Book Tour is a Web feature and podcast. Each week, we present leading authors of fiction and nonfiction as they read from and discuss their work.
The National Book Awards are the literary world's answer to the Oscars, although the annual black-tie awards ceremony, held earlier this month in New York, comes in a somewhat less glamorous package. And winning doesn't guarantee a blockbuster. But since the first awards were given in 1950, judges seem to have had a knack for choosing books that have withstood the test of time.
This year, the winners include a Vietnam epic, a chronicle of the CIA's failures, a semi-autobiographical story of a teenage Spokane Indian and a collection of poems from a former U.S. poet laureate.
Winner, Fiction: Denis Johnson's 'Tree of Smoke'
Although author Denis Johnson, on assignment in Iraq, left his wife an envelope that read "just in case," few observers expected anyone else to take last week's National Book Award for fiction. Tree of Smoke, Johnson's Vietnam epic, is a demanding read. But in its pre-awards commentary, Publishers Weekly urges, simply, "Read it." And the Washington Post says "that by the end," the saga "wraps around you as tightly as a jungle snake."
Johnson is the critically acclaimed author of numerous books, including novels, short story and poetry collections and reportage. His gritty fiction tends to center on characters on drugs, on the rebound or in various other states of distress. Tree of Smoke, his first full-length novel in nearly a decade, takes up the blurry unreality of war and its effect on the human psyche.
Listen to Actor Neal Huff Read an Excerpt from Tree of Smoke at the National Book Awards Ceremony.
Winner, Nonfiction: Tim Weiner's 'Legacy of Ashes'
Pulitzer-Prize winning journalist Tim Weiner's Legacy of Ashes wasn't necessarily the odds-on favorite to win the 2007 National Book Award for nonfiction, not because his bestseller on the CIA's 60-year history of failure was thought to be a weak candidate, but because the competition was considerable.
Weiner brought prodigious reporting skills to bear on his narrative, drawing on more than 50,000 declassified documents and his interviews with 10 CIA directors and hundreds of officials. Legacy of Ashes is entirely on the record, a fact that is both "remarkable" and "admirable," says the Los Angeles Times.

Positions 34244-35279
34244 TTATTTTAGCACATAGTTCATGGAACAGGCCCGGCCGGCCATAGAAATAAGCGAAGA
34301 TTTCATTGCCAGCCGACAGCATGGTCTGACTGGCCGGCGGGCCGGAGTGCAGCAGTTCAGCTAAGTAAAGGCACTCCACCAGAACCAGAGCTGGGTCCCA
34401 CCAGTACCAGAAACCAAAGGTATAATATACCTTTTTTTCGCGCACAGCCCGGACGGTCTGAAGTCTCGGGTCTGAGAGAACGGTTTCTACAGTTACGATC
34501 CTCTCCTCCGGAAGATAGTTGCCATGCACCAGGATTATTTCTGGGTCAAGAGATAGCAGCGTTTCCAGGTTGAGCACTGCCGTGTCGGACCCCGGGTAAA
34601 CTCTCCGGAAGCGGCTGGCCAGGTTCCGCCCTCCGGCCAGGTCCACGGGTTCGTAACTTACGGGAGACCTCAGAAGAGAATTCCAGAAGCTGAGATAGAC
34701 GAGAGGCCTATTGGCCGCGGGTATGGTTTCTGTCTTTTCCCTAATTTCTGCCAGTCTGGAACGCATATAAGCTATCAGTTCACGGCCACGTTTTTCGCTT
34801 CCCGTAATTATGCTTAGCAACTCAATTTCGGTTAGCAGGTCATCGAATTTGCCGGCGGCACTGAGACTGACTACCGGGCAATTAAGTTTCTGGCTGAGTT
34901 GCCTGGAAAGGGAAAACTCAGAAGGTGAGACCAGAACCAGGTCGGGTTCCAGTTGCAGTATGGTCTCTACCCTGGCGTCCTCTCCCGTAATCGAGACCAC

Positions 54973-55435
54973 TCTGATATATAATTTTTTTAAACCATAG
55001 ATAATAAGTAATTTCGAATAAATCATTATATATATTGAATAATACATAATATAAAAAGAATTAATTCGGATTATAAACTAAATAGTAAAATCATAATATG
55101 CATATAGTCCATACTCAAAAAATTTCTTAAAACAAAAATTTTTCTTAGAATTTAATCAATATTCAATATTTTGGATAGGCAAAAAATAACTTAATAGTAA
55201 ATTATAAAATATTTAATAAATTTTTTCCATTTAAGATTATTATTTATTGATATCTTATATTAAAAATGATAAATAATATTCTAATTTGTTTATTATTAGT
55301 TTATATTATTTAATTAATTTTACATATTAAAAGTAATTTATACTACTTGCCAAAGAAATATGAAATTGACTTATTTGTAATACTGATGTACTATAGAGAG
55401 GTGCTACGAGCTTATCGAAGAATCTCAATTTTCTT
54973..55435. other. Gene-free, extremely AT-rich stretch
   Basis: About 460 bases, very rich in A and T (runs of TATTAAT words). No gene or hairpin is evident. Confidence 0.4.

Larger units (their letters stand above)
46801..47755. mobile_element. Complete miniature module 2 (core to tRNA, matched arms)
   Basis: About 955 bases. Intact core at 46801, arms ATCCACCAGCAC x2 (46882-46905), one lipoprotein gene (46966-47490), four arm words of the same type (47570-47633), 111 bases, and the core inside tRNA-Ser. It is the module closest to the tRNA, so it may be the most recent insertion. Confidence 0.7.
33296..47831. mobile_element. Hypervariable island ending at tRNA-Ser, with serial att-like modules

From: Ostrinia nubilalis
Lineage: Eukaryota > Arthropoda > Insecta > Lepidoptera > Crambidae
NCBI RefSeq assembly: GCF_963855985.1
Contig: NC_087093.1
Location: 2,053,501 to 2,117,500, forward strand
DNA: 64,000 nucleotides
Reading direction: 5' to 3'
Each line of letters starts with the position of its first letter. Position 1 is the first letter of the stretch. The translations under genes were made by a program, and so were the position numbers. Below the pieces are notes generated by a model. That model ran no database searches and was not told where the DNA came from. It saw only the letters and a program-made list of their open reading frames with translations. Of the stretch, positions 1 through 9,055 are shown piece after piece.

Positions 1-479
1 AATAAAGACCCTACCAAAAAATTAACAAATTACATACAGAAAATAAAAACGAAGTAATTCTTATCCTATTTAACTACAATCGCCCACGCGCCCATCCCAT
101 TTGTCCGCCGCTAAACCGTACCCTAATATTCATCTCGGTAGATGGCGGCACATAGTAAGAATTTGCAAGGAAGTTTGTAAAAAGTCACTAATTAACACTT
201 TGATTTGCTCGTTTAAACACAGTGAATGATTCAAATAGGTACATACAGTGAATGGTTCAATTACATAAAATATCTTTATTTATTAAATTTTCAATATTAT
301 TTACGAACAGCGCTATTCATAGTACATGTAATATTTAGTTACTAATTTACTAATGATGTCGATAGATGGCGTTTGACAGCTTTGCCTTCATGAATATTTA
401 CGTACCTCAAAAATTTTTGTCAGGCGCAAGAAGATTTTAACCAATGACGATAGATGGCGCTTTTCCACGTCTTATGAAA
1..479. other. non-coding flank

The book is less a thriller than it is a damning record of the U.S. spy agency's many missed opportunities. "This nation may not long endure as a great power unless it finds the eyes to see things as they are in the world," writes Weiner. "That was once the mission of the Central Intelligence Agency."
Listen to Tim Weiner Read an Excerpt from Legacy of Ashes at the National Book Awards Ceremony.
Winner, Young People's Literature: Sherman Alexie's 'The Absolutely True Diary of a Part-Time Indian'
The Absolutely True Diary of a Part-Time Indian is not the first time Young People's Literature award winner Sherman Alexie has drawn on his experiences as a Spokane Indian, but the New York Times says that the author's first attempt at the genre "may be his best work yet." The tragicomic semi-autobiography tracks a year in the life of geeky teenager Arnold "Junior" Spirit as he leaves the "rez" to attend high school 22 miles away. Outwardly at least, the boy shares more in common with the school's Indian mascot than with any of his all-white classmates, while back home, his friends call him a traitor.
Alexie, who in real life dropped his plans to become a doctor after fainting repeatedly in human anatomy class, lost no time in becoming a prolific writer, publishing 18 books of poetry, short story collections and novels in 16 years and collecting a number of literary prizes and citations along the way. His first foray into screenplay writing resulted in the 1998 award-winning film Smoke Signals.
Listen to Sherman Alexie Read an Excerpt from The Absolutely True Diary of a Part-Time Indian at the National Book Awards Ceremony.
Winner, Poetry: Robert Hass' 'Time and Materials'
Time and Materials, the first new collection from Robert Hass to appear in ten years, "may be his best in 30," says Publishers Weekly of the 2007 National Book Award winner for poetry. Hass, a professor at the University of California-Berkeley, served two terms as U.S. poet laureate, from 1995 to 1997, and is a two-time winner of the National Book Critics Circle Award.
His quietly ambitious work, often about the physical world and the limits of love, loss and frayed family ties, occupies a terrain of compassion rather than of complaint; his language is conversational, even commonplace. Poet Stanley Kunitz once said that reading one of Hass's poems "is like stepping into the ocean when the temperature of the water is not much different from that of the air. You scarcely know, until you feel the undertow tug at you, that you have entered into another element."
Listen to Robert Hass Read a Poem from Time and Materials at the National Book Awards Ceremony.
These readings of the National Book Award winners were recorded on Nov. 13, 2007, at The New School in New York City. All readings are by the authors with the exception of Denis Johnson's Tree of Smoke, read by actor Neal Huff.